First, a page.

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The Forging Ear

Pushkar: A Visit from the god Saraswati

INDIA | Tuesday, 29 August 2006 | Views [2558] | Comments [4]

We are still alive but have been completely consumed with music the past week--nothing new for Brandon, but for me it's like a strange new drug and the Indian scale (sa re ga ma pa dha ni sa...) is the only language my brain understands these days. We have 2 hours of lessons every morning from 9:00, take a break for lunch, then go back to practice for another 2 hours in the afternoon. Our teacher is a tabla-bellied, curly-haried 26 year old man named Birju who says that "without music man is no better than a buffalo." He's an eccentric fellow whose passion is contagious. His specialties are tabla and singing--a perfect match for us. Needless to say,our schedule has left us hardly any time to explore the town. We're now a part of 2 Indian families. After our day at Birju's, we come home to the "Milkman Guesthouse" and Durga (the daughter) teaches us how to cook Indian dishes. The dog Raj now lets us scratch his head without growling at us. We have also won over Birju's 3 year daughter who is tentative to commit what with all of the foreigners coming and going. It pays to stay in one place for a while.

Pushkar is a holy town (not even eggs are served in the restaurant), a maze of snaking alleys clogged with snoozing cows and raucaus children demanding pens and buscuits. The main market street is a circus of shops selling silk saris and Indo-western threads, mirror work pillow cases and gaudy stickers of Hindu gods. At night the temples blare holy music from loudspeakers and we've resorted to wearing earplugs. The Ganesh festival was a couple of days ago and all the little boys on our street were excited to show us their henna-dyed hands and khol-lined eyes. (Usually it's only the women who have this done--but that particular day men have it done as well.) We have been invited by Gita (our Indian mother) to go with her to the temple that sits on top of a nearby mountain in a few days. It is a special pilgrimage (everyone here seems to be on some pilgrimage or other) and it will be interesting to go with someone who can explain everything to us. We'll see if we can wake up at 5am...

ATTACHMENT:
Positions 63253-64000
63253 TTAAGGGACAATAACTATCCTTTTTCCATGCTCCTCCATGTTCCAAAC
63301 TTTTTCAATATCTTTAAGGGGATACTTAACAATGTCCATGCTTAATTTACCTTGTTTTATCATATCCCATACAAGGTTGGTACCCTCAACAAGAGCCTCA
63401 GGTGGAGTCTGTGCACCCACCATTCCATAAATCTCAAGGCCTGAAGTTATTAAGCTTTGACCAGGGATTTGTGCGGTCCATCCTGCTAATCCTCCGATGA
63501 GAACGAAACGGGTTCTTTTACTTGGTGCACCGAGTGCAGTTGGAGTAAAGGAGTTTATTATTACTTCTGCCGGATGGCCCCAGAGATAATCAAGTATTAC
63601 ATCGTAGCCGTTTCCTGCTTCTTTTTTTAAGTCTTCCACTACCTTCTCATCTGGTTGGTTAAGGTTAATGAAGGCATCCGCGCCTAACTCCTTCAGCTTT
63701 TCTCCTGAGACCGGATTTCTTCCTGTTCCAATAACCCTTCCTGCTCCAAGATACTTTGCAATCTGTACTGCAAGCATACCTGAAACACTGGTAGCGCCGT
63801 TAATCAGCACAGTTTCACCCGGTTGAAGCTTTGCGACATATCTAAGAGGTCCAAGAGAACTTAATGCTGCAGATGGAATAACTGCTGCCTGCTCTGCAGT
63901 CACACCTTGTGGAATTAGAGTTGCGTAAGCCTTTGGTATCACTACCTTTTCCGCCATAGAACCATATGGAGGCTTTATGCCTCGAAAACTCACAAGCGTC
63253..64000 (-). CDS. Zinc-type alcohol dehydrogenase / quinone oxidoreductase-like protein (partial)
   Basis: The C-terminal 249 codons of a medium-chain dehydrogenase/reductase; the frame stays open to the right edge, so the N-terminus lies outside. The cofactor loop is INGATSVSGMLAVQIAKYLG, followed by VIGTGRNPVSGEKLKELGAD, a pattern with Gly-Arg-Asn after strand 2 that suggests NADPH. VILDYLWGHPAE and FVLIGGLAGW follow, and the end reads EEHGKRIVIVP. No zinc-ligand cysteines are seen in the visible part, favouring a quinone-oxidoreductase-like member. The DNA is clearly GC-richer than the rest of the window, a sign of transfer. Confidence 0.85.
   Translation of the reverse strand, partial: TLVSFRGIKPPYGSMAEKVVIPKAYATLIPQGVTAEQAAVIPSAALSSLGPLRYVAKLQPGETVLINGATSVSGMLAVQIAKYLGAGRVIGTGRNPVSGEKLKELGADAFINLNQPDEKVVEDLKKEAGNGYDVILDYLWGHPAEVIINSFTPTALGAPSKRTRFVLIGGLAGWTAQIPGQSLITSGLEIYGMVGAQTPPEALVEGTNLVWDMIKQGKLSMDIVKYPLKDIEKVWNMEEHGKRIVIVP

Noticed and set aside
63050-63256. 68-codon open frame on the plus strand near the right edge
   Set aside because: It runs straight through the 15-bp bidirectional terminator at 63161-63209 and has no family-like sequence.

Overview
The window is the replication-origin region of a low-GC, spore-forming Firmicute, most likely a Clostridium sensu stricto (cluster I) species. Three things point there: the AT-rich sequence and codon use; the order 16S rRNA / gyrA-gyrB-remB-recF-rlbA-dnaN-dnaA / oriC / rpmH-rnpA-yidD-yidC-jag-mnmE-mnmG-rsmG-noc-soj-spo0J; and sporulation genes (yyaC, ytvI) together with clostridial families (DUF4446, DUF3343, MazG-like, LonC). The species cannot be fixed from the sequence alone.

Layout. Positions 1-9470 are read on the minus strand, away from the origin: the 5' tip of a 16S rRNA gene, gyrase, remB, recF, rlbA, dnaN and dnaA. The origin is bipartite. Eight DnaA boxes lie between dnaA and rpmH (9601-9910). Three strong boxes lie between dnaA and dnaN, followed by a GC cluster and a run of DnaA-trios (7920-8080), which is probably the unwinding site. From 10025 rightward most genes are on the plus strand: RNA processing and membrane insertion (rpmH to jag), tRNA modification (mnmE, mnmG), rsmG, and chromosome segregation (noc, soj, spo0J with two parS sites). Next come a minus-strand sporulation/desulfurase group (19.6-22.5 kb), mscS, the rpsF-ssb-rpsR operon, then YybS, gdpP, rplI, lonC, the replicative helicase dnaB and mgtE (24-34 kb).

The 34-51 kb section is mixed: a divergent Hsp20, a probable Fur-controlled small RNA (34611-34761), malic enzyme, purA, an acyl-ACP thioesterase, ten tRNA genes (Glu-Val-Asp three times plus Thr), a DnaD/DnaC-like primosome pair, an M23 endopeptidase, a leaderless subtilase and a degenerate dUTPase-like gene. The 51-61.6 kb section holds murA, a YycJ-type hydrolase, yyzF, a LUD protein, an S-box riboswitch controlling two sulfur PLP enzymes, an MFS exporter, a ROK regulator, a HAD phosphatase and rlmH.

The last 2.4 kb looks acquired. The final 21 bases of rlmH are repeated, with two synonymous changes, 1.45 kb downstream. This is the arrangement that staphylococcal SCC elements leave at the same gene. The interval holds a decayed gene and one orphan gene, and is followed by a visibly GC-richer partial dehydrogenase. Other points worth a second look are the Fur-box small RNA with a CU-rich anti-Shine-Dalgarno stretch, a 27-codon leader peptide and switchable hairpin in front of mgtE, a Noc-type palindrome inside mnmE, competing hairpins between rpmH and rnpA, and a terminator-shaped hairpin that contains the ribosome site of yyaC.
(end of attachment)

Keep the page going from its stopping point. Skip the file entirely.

Back to the harmonium!

Naomi

Tags: Culture

Comments

1

Hello Brandon and Naomi,

What a marvelous trip you've been having!
Thanks again for everything at Bilinga in Tokyo.
Leo is growing up fast and improving his English.
Take care,

Jim Mulcahy

  Jim Mulcahy Sep 4, 2006 1:11 PM

2

Music, singing, beautiful children, a cooking "mother" and holy pilgrimages: life in your little corner of India sounds lovely. Goodluck, Sweethearts, on the rest of your trip.

  Mom H. Sep 4, 2006 4:17 PM

3

I have been shown the error of my ways re: buffalo:

http://deathfrombelow.wordpress.com/2006/09/02/whirlwind-weekend-boston-style/#comments

  James17930 Sep 6, 2006 3:31 AM

4

After the honor on my land Sri lanka Secondly My honors goes to big brother India. Main thing they are against killing innocent animals, second is the culture and rising on their own feet, third its where buddha born, and next is Classical music they have.

Every Raga has a soul, and every musical note is.. the sound of god!
The meaning of Indian classical music is...

THE FREEDOM ! within, Discipline.

Regards!
Dilantha Perera.

  Dilantha Perera Dec 27, 2007 8:48 PM

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